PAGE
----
Thessaly


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Thessaly

(thĕs`əlē), largest ancient region of Greece in N central Greece. It corresponded roughly to the present-day nomes of Larissa and Tríkkala, which form part of the modern region known as Thessaly. Ancient Thessaly was almost completely walled in by mountains, including Pindus, Ossa, and Othrys (now Othrís), and the plains were extremely fertile. Civilization dates from prehistoric times. Before 1000 B.C. a tribe called the Thessalians entered the area from the northwest. The chief Thessalian cities, Larissa, Crannon, and Pherae, were oligarchical. The great families were the Aleuadae (at Larissa) and the Scopadae (at Crannon). The Thessalians were powerful in the 6th cent. B.C., partly through their control of the Amphictyonic League (see amphictyonyamphictyony
, in ancient Greece, a league connected with maintaining a temple or shrine. There were a number of these, but by far the most important was the Great, or Delphic, Amphictyony (or simply the Amphictyonic League), a league originally of 12 tribes.
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). Conflict between the oligarchies, however, contributed to Thessaly's decline. Jason, the tyrant of Pherae, succeeded (374 B.C.) in uniting Thessaly, which again became a force in Greece, but it did not remain powerful for long and was subjugated (344 B.C.) by Philip II of Macedon. Under the Roman emperors Thessaly was joined to Macedonia, but after the death of Constantine the Great it became a separate province. It passed (1355) to the Turks and was ceded to Greece in 1881.

Bibliography

See A. J. B. Wace, Prehistoric Thessaly (1912); H. D. Hansen, Early Civilization in Thessaly (1933); and H. D. Westlake, Thessaly in the Fourth Century B.C. (1935, repr. 1969).

Thessaly

 

a historical region in central Greece, on the coast of the Aegean Sea, corresponding to the nomes of Larisa, Kardhitsa, Magnisia, and Trikkala. Present-day Thessaly covers an area of 13,900 sq km and has a population of 659,900 (1971).

Thessaly, which lies on the fertile plains of Trikkala and Larisa, is an agricultural region. The granary of Greece, it produces wheat, barley, corn, and legumes, among other grains. Tobacco and cotton are also grown, as well as olives, grapes, and various subtropical fruits. The region has considerable herds of cattle, sheep, and goats. The population also engages in fishing and the mining of copper. Industries include the production of textiles, foodstuffs, tobacco products, cement, metal and wood products, and agricultural machinery; there is also ship repairing and the building of small craft. The main port is Volos; the largest cities are Larisa and Trikkala.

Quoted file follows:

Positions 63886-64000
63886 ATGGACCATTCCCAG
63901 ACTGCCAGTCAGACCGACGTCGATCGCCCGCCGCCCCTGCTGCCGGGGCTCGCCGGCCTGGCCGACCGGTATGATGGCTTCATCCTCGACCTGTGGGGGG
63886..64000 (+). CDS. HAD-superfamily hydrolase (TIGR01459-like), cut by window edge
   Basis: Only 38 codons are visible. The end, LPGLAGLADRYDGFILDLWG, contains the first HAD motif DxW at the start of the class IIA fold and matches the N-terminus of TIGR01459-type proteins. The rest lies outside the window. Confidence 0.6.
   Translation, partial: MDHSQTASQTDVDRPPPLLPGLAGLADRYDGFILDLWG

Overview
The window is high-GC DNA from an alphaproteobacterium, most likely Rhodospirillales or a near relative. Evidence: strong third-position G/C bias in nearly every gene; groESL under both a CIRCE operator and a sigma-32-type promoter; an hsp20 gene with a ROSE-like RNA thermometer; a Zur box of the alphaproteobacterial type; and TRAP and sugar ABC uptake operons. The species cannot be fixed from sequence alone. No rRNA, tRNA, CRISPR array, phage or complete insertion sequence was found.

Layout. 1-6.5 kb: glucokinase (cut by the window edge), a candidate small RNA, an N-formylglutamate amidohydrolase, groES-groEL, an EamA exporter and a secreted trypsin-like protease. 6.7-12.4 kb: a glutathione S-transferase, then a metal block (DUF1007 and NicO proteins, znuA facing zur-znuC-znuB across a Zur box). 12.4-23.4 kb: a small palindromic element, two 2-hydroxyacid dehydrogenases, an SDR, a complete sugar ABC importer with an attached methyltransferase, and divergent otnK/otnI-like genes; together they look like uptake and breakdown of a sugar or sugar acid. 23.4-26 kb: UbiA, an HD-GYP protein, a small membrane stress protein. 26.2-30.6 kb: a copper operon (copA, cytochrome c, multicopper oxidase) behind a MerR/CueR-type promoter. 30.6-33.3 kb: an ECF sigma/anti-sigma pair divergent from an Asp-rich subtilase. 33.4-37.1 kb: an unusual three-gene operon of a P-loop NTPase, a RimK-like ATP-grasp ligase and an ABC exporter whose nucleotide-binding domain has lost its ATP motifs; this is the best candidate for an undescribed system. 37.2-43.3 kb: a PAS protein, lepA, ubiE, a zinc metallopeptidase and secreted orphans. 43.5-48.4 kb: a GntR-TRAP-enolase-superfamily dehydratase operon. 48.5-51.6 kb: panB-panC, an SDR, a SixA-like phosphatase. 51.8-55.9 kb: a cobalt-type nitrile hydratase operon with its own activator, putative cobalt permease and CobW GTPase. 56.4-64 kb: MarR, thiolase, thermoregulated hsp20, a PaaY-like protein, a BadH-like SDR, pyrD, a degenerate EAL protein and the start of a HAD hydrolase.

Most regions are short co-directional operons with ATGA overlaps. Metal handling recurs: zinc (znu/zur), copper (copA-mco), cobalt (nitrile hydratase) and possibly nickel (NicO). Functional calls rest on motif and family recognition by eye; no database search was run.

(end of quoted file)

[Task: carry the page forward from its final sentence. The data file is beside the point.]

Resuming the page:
Archaeological excavations of Prepottery Neolithic settlements in Argiss, Souphlion, and Sesklo have shown that the fertile lands of Thessaly encouraged the tribes that settled there to convert to a production economy as early as the middle of the seventh millennium B.C. From the sixth to fourth millennia, during the Neolithic period, the inhabitants of Thessaly, who spoke Pelasgian, engaged in land cultivation, livestock raising, and domestic handicraft production. In the Bronze Age, the Achaeans assumed predominance among the Greek population.

Beginning in the second millennium B.C., an early class government emerged in Thessaly. The Thessalians, an Epirian tribe, settled in Thessaly in the 12th century B.C. and subjugated the local population. The conquerors constituted a class of landholding aristocrats who held sway over dependent farmers, called pelestai. In the fifth century B.C., as a result of the struggle between the demos and the aristocracy, tyranny was established in several cities in Thessaly.